I wrote a short story to go along with my latest Jazzi and Ansel novel, The Body in Someone Else’s Bed. This is a shameless promotion to interest you in the new book. I wrote a FREE short story featuring the main characters. It has 4 parts, and I’m loading one a day.
Ansel was happy to go on a fishing trip with Jerod and their friends until Jazzi had their baby, Toby. He’d like to back out of the trip, but Jerod would never let him hear the end of it, and Jazzi assures him that Toby won’t forget him if he’s gone for four days. So, off they go to Michigan to fish when the salmon are running. And this time, when there’s a murder, Jazzi’s not there to help solve it.
Fishing For Clues
Ansel didn’t want to go. Last year, he’d promised to join Jerod, Walker, Thane, and Radley for a fishing trip in upper Michigan. In early October, the salmon were supposed to be running in the Manistee River. Jerod drove up there to fish every year, filling the freezer in his basement with plenty of Coho. He hunted deer every fall, too, and had plenty of venison. He’d tried to get Ansel to join him a few times, but this year, he’d rented a cabin, and all of the husbands were going together for a Guys’ Getaway Four-Day Weekend. Ansel had been excited about it until Toby was born. His baby boy was only two months old. He didn’t want to leave him.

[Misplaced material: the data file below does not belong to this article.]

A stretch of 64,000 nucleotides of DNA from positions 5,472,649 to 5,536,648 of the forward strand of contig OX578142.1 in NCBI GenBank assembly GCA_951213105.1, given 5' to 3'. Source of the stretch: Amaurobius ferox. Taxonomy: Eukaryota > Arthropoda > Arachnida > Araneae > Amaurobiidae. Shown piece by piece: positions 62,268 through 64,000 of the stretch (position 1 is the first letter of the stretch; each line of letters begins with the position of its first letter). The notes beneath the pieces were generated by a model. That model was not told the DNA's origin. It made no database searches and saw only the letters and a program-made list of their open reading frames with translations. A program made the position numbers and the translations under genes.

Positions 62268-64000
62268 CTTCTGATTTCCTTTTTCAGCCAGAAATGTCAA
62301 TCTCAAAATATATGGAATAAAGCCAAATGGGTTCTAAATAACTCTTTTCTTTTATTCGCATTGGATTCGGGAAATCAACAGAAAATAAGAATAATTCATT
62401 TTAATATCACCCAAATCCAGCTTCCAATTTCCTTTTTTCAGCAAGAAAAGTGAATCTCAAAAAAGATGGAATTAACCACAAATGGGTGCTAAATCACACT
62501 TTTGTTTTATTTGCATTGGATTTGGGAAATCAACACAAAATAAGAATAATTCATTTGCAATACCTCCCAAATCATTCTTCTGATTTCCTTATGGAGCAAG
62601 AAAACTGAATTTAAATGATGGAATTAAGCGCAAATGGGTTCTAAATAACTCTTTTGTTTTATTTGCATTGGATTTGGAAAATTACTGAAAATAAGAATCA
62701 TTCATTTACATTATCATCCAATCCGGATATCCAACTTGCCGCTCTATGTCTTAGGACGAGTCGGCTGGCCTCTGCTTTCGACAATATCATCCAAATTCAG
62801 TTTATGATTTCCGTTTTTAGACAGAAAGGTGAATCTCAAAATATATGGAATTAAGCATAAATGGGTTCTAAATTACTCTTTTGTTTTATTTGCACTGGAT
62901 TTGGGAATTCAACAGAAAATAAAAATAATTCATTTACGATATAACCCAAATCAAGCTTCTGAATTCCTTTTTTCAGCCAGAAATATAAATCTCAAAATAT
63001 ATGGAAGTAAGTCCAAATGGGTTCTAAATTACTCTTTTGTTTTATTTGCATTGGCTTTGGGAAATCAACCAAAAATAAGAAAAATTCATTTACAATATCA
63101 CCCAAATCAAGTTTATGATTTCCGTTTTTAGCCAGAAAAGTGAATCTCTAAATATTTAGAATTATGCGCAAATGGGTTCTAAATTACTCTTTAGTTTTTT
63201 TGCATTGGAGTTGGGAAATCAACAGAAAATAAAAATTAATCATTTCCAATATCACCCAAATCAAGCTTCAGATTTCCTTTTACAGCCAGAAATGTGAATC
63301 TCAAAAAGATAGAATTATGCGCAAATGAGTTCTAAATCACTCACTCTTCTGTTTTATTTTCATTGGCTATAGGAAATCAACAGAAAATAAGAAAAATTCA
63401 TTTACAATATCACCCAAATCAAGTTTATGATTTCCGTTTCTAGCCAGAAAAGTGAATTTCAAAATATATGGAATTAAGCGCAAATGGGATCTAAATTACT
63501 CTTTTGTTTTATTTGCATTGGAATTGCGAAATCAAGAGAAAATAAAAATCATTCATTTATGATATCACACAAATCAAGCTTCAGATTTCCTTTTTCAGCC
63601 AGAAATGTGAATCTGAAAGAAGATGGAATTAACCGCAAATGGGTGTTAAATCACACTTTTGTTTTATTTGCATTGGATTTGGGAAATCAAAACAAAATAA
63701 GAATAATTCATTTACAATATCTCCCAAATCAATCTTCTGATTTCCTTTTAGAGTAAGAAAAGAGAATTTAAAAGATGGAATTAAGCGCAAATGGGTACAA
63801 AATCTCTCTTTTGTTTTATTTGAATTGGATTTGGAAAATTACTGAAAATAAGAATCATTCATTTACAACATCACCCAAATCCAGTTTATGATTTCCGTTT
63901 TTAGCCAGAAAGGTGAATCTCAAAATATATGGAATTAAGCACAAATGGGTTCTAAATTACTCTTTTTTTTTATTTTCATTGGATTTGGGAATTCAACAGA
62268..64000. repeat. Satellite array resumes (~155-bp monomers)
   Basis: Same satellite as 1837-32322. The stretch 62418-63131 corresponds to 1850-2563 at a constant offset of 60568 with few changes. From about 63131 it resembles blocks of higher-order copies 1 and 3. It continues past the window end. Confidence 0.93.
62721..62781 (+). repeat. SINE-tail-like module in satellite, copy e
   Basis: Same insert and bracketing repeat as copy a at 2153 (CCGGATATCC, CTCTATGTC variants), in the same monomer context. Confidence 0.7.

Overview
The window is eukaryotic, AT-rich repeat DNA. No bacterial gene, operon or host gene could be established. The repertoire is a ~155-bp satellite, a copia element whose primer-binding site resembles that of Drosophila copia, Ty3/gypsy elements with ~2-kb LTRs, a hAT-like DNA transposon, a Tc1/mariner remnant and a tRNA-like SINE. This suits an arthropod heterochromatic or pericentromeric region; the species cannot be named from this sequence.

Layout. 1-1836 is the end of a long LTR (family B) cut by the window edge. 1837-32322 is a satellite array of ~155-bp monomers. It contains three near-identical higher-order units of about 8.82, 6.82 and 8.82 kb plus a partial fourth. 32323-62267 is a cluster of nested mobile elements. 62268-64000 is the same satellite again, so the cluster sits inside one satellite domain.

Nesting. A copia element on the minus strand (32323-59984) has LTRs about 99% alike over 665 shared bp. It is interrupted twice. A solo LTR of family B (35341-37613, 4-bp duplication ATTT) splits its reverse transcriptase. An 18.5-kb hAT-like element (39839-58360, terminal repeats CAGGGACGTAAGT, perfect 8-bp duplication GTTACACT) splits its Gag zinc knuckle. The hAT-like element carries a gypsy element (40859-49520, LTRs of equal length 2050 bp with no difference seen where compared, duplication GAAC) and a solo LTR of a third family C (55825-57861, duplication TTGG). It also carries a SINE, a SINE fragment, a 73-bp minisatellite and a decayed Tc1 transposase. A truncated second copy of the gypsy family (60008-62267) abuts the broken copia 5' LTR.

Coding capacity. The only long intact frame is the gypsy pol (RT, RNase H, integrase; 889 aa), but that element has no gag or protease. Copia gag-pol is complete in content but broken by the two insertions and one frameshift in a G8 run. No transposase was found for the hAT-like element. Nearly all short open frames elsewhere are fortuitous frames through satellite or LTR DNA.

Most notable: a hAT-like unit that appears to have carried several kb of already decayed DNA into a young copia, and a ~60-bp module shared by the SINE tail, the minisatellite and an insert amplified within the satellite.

“Toby’s not going to forget you in four days,” Jazzi assured him. “And the first floor of the warehouse we’re converting is finished. Fazal and his mom have moved into the two-bedroom condo, Fazal and Elspeth have opened their bakery, and a family moved into the big condo across the hall from them.” Their share of the profit from those sales paid off the extra they’d put in for Fazal’s condo so that his mom would babysit Toby. “When you come back, we’ll start working on the second floor. It’s a perfect time for you to get out of town and have some fun. Besides, if you don’t go with Jerod this year, he’s not going to be too happy with you. You promised you would.”
She was right. He’d only be gone four days, and he’d promised. If he tried to weasel out of the trip, he’d never hear the end of it. All four guys would give him grief. With a sigh, he packed his bag, and when Jerod came to pick him up on Friday morning, he gave Jazzi and Toby a last kiss, then got in Jerod’s truck. He turned to watch Jazzi wave as they drove away.